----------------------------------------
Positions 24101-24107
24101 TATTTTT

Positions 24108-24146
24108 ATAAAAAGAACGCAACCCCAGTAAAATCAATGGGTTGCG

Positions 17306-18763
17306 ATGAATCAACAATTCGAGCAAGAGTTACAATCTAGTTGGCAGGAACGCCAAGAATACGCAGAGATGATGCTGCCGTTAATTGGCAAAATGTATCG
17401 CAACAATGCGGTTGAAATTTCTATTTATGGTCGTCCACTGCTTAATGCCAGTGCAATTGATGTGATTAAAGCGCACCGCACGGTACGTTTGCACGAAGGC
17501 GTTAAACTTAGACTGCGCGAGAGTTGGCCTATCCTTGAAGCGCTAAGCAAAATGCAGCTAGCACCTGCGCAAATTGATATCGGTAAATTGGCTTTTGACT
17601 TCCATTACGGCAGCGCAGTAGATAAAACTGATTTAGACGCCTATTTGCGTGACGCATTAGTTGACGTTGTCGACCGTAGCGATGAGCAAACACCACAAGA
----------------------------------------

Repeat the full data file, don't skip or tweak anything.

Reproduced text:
Positions 24101-24107
24101 TATTTTT

Positions 24108-24146
24108 ATAAAAAGAACGCAACCCCAGTAAAATCAATGGGTTGCG

Positions 17306-18763
17306 ATGAATCAACAATTCGAGCAAGAGTTACAATCTAGTTGGCAGGAACGCCAAGAATACGCAGAGATGATGCTGCCGTTAATTGGCAAAATGTATCG
17401 CAACAATGCGGTTGAAATTTCTATTTATGGTCGTCCACTGCTTAATGCCAGTGCAATTGATGTGATTAAAGCGCACCGCACGGTACGTTTGCACGAAGGC
17501 GTTAAACTTAGACTGCGCGAGAGTTGGCCTATCCTTGAAGCGCTAAGCAAAATGCAGCTAGCACCTGCGCAAATTGATATCGGTAAATTGGCTTTTGACT
17601 TCCATTACGGCAGCGCAGTAGATAAAACTGATTTAGACGCCTATTTGCGTGACGCATTAGTTGACGTTGTCGACCGTAGCGATGAGCAAACACCACAAGA